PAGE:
BRIGHTON, Mich. (WXYZ) — A Brighton pastor says he will hold in-person worship this Easter Sunday, despite pleas from public health experts and Governor Whitmer not to gather in groups.
“If I didn’t make available the ability to minister to these people in a viable fashion,” said pastor Bill Bolin, “they would be five weeks without being connected.”
Bolin in the pastor of Floodgate Church in Brighton, which has held in-person service every week since the Covid-19 pandemic took hold in Michigan on March 10.
The church also streams its services online, but Bolin said he continues to offer traditional in-person services for members without internet access.
Last week, he estimates approximately 60 members attended.
“Our recommended guidelines from the CDC are (to stay) stay six feet apart. And we’re telling people to stay six feet apart,” Rev. Bolin said.
“But the CDC actually says gatherings like this shouldn’t be happening,” said Channel 7’s Ross Jones.
“I know, I understand that,” Bolin said. “I’m talking about within the guidelines of us meeting.”
While Governor Whitmer’s executive order banning large gatherings applies to churches, she says they will not be penalized for holding in-person services. As recently as today, however, she urged church members to watch services online rather than go in-person.
Bolin says the church has taken measures to mitigate the spread of disease, like adding space between members by removing rows of seating, increasing how often surfaces are cleaned and banning food or drinks from being served inside.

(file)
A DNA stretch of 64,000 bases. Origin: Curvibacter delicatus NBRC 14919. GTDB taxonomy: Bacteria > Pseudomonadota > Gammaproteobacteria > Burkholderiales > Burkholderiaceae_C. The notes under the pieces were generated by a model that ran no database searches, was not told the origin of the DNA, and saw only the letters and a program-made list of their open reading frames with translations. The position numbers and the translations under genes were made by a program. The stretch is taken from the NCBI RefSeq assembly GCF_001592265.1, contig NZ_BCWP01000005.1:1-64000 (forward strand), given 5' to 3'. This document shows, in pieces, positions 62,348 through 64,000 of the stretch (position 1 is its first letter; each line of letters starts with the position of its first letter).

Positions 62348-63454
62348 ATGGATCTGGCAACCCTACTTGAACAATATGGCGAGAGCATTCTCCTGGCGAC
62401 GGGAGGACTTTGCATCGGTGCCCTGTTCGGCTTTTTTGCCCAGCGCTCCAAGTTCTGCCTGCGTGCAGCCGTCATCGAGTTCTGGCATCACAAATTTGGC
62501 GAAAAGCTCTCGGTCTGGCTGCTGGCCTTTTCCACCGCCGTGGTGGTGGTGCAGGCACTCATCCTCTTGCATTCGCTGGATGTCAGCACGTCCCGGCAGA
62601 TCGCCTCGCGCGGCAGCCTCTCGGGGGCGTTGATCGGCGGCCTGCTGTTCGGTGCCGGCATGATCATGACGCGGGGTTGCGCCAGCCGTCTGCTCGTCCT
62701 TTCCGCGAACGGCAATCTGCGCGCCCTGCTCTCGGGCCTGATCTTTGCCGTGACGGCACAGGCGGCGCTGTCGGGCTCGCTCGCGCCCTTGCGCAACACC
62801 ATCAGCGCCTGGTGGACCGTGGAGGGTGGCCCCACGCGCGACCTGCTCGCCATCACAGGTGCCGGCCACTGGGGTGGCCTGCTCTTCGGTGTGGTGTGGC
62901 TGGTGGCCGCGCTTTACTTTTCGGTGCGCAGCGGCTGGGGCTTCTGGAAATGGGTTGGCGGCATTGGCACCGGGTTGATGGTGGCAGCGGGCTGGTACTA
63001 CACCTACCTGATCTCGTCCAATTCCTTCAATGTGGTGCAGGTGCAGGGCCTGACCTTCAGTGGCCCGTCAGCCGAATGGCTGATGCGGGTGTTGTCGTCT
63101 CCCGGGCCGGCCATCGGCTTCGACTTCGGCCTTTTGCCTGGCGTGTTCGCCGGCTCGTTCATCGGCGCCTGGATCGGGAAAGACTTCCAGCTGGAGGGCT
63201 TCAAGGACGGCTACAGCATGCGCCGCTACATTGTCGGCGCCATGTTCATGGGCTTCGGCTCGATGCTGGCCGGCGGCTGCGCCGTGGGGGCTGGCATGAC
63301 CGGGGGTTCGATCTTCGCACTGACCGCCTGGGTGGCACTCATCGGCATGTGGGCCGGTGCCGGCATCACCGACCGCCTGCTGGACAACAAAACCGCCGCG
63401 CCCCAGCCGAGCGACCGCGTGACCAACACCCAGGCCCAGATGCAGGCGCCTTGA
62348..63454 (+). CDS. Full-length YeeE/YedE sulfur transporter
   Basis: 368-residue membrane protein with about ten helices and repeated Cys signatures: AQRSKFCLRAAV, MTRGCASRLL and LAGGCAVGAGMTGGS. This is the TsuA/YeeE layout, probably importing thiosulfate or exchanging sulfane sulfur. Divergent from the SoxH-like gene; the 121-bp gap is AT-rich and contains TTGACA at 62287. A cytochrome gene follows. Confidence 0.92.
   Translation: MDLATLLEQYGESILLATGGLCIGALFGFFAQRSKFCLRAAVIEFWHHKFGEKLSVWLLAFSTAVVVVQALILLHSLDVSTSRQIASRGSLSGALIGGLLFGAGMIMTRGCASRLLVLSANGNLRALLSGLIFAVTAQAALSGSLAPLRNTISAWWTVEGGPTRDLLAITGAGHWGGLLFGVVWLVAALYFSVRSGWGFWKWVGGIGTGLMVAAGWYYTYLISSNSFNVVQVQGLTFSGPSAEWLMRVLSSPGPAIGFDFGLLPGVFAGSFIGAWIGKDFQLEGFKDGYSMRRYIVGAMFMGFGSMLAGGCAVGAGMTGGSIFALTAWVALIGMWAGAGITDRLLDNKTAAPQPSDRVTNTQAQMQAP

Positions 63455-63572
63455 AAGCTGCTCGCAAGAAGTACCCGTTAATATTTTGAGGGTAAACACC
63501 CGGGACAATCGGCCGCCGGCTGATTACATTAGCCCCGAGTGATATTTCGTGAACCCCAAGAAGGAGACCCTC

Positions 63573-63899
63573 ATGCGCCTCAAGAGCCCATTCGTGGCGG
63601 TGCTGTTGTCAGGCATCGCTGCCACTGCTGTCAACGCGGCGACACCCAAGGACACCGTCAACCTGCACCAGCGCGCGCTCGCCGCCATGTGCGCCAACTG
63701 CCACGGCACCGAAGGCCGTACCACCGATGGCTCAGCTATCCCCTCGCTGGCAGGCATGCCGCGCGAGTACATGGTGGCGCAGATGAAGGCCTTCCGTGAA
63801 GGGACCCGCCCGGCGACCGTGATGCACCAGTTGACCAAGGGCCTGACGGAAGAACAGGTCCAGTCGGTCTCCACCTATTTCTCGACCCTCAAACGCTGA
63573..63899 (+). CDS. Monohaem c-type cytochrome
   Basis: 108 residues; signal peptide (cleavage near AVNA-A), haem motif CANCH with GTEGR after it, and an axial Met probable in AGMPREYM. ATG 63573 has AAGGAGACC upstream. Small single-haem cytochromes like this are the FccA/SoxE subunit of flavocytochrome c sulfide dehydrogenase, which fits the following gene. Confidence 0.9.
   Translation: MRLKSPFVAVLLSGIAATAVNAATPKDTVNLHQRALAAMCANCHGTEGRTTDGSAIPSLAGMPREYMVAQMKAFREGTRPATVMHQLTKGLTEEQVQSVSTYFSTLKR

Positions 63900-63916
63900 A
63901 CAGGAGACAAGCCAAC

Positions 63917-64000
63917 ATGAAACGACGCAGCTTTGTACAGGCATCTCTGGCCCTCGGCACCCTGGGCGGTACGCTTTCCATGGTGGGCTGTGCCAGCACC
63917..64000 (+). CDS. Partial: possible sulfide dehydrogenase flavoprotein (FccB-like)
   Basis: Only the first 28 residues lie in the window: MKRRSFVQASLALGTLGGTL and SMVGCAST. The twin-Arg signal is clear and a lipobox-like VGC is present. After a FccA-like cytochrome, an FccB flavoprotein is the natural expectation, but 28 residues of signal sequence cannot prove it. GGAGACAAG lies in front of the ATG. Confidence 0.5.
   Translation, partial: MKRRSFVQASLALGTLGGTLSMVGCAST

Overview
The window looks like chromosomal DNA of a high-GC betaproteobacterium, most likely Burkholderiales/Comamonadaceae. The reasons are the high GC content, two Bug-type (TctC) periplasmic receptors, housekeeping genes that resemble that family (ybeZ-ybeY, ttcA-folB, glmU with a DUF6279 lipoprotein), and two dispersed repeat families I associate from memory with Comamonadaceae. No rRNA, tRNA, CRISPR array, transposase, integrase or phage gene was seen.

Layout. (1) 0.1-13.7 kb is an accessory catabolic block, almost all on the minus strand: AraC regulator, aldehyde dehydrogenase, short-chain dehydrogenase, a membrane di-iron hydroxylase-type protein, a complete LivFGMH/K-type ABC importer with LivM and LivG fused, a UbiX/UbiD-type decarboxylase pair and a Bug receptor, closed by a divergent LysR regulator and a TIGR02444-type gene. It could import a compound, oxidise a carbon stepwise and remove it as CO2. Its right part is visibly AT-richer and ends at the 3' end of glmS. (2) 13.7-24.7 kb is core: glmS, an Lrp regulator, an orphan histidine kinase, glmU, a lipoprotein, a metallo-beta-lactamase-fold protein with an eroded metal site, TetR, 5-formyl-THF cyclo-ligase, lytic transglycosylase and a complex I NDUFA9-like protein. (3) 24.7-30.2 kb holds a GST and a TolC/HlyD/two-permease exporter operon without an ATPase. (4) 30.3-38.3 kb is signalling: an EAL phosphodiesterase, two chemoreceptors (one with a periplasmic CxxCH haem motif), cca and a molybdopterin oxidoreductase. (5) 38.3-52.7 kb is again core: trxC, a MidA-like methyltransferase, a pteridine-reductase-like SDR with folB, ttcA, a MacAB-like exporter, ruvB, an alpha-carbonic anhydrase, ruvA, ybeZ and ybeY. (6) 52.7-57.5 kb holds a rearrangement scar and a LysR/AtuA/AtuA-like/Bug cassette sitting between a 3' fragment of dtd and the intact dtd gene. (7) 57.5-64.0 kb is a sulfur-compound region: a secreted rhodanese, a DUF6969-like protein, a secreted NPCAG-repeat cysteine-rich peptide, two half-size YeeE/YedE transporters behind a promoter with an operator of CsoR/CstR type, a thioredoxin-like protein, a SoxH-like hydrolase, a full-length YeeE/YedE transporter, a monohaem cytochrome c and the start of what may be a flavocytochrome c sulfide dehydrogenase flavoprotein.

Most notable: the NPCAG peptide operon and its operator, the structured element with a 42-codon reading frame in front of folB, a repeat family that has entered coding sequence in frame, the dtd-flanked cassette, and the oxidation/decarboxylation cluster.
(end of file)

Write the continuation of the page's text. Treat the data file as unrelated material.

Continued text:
“Because we are a close community where we know each other, the likelihood of us following the rules and not exposing someone to illness, known illness is pretty slight that that would happen,” Bolin said.
“Do you know which of your members are asymptomatic?” asked Jones.
“No,” Bolin said, “how would you know? It’s just like the flu.”
“Isn’t that the point though,” Jones said, “because you don’t know who’s carrying it, you can’t decide if it’s safe to stand next to them at church?”
“Again, we’re not standing next to people,” Bolin said. “We’re distancing ourselves.”
Because of few confirmed cases in Livingston County, Rev. Bolin recently told his members on Facebook that their odds of contracting the virus are .05 and their odds of dying are only .001.
That’s simply wrong, according to scientist, who cite an underreporting of cases nationwide and how easily the disease can be spread
While Rev. Bolin has no medical training, he said he believes the novel Coronavirus is on par with past outbreaks of SARS or MERS. While each had higher mortality rates, they also each killed fewer than 1,000 people worldwide.
In Michigan alone, COVID-19 has killed more than 1,200 and counting.
“You’re looking at a mortality rate that is synonymous to a bad flu season,” Rev. Bolin said.
“I live not far from Sinai Grace hospital in Detroit,” Jones said, “and there are people that are literally dying in hospital hallways now because they can’t keep up with all of the cases of COVID-19. That does not happen with the flu, sir, and it does not happen
with SARS or MERS.”
“You know I understand that,” Bolin said. “The way that I would address that, I would send those patients to hospitals that are laying nurses off because they don’t have enough work.”
Originally, Floodgate Church was planning an Easter egg hunt for children at this Sunday’s service. Today, Bolin said it may be canceled.